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Deng's son injured in cultural Revolution

By TED CHAN

PEKING -- The paralyzed son of Chinese leader Deng Xiaoping said Tuesday he was a victim of the Cultural Revolution but refused to discuss how he was crippled, reportedly when he was pushed out a window by Red Guards.

'The Chinese people suffered a great deal during that period,' said Deng Pufang, 40, in a rare public appearance at a news conference on the handicapped.

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'I was unfortunately one of the sufferers.'

Deng, who is paralyzed below the waist and is confined to a wheelchair, declined to go into details about his life.

The younger Deng was a science student at Peking University at the outbreak of the Cultural Revolution in 1966 and was reportedly attacked by student Red Guards after his father was branded China's No. 2 'capitalist roader.'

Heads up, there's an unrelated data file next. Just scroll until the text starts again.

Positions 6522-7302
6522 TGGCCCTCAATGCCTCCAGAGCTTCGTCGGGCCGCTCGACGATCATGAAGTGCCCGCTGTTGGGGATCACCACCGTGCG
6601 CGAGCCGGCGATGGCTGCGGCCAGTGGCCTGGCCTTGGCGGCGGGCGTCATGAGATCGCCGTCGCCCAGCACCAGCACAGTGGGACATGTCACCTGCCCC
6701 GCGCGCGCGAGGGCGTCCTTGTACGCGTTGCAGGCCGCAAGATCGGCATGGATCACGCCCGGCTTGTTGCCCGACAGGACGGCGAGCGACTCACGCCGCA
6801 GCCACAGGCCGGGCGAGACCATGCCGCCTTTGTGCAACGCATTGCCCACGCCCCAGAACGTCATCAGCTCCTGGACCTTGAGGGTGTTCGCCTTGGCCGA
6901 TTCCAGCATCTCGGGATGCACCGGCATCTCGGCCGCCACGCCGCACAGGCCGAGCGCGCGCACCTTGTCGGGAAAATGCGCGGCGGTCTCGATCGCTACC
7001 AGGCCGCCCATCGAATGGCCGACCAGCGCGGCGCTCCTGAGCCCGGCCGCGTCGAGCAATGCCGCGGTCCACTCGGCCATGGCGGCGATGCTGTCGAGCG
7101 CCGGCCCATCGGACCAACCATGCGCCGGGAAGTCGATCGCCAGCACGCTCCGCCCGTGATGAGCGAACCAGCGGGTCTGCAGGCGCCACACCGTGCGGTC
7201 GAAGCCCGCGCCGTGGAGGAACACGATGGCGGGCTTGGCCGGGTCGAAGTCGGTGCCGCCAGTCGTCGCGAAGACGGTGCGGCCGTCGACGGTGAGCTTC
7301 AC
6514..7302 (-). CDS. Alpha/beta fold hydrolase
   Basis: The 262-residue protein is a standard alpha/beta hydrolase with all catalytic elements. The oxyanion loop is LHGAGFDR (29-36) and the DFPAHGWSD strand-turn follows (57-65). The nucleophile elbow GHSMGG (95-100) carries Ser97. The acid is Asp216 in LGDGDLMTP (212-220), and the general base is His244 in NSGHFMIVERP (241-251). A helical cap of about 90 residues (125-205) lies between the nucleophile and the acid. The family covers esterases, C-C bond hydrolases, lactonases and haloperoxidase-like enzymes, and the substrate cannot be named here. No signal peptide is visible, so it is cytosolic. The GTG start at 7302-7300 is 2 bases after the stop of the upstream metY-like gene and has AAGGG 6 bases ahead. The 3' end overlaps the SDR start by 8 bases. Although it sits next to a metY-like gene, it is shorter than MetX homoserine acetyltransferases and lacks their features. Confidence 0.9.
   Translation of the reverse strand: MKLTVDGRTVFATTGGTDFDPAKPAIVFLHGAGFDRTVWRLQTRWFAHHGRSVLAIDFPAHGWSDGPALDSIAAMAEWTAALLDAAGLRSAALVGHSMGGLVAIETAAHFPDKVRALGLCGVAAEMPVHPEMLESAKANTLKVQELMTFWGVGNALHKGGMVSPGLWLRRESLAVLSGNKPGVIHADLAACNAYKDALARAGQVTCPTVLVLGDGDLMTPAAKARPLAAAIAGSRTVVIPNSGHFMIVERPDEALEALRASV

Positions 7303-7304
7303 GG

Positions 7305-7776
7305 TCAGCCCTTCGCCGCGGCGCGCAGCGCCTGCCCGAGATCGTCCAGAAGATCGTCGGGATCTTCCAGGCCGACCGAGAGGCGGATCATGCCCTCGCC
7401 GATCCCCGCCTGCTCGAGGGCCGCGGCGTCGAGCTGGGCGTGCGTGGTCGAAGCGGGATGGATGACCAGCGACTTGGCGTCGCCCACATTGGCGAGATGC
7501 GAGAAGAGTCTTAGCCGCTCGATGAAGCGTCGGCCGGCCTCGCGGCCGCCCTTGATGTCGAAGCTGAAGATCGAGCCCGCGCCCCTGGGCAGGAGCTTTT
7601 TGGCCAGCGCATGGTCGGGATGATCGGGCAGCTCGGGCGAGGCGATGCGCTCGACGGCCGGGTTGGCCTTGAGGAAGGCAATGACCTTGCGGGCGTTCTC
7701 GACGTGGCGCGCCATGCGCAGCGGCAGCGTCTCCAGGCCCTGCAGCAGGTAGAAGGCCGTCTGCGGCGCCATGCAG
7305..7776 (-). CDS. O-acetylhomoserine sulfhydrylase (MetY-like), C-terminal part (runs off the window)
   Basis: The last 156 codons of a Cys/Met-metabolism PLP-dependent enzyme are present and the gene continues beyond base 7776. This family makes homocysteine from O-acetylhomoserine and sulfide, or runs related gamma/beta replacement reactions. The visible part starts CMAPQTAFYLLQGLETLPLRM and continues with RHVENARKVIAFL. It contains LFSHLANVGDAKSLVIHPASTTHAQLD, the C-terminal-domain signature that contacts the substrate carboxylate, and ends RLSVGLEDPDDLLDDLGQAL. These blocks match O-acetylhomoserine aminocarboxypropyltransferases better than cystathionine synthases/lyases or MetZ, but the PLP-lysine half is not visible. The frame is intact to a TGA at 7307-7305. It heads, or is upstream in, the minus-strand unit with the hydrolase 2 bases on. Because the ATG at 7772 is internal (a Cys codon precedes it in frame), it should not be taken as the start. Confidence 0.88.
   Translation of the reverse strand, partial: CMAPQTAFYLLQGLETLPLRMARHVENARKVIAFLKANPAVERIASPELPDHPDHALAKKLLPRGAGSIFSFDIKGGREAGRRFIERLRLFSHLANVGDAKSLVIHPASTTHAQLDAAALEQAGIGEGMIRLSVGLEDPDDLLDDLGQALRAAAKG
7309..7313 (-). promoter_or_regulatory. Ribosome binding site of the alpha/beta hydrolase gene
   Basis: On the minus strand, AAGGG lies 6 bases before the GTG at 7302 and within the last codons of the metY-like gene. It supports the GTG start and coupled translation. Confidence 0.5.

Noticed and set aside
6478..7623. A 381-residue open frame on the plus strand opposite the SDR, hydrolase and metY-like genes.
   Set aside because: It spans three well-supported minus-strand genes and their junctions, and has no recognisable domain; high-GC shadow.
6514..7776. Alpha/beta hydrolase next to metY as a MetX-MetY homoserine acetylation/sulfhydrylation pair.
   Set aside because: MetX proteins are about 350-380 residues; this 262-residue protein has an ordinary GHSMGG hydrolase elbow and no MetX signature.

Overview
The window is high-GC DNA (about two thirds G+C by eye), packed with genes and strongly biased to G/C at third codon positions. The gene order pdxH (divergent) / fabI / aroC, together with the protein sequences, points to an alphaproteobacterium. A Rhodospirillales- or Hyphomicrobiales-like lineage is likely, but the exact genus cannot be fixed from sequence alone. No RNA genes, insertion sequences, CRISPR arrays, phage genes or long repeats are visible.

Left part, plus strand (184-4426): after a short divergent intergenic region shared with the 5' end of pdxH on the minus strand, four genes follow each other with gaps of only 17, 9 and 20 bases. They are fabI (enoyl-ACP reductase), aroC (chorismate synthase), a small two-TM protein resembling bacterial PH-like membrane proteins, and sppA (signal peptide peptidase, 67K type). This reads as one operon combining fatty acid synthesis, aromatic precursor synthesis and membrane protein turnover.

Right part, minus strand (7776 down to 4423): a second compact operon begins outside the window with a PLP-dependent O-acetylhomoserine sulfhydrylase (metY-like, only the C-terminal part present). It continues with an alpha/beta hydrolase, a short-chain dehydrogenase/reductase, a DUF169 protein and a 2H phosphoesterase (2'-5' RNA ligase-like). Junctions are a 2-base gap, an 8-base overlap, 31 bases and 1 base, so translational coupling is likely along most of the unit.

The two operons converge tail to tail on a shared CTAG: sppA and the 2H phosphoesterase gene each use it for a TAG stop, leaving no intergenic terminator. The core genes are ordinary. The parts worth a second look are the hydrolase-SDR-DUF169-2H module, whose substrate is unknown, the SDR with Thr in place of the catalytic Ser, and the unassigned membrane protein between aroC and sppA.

Red Guards, the shock troops of the Cultural Revolution, closed down schools and beat and tormented so-called counter-revolutionaries and capitalists during the turmoil inspired by Mao Tse-tung.

One of the major victims was Deng Xiaoping, China's current post-Mao leader, who was purged from his Communist Party and government posts.

Previous Chinese reports said the Red Guards forced Deng Pufang out a campus window, smashing his spine and leaving him permanently crippled.

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'The sufferings in the Cultural Revolution were complicated and unhappy. I don't want to recall them,' Deng Pufang said.

He called the news conference to announce the establishment of the China Welfare Fund for more than 20 million Chinese handicapped people.

He will be the deputy director-in-chief of the new fund, aimed at improving social conditions for the handicapped.

Deng Xiaoping reportedly has four children, including a younger son who is studying physics in the United States.

Deng Pufang went to Canada three years ago for undisclosed medical treatment but there was no apparent major change in his condition.

The news conference was Deng's first public appearance before foreign journalists. Sons and daughters of high officials usually are shielded from the press.

After Mao's death in 1976, Deng Xiaoping was rehabilitated and quickly returned to power to replace Mao loyalists with other moderates.

The Communist Party under Deng carried out an historic review of Mao's policies in 1980, branding his 10-year Cultural Revolution a 'national catastrophe.'

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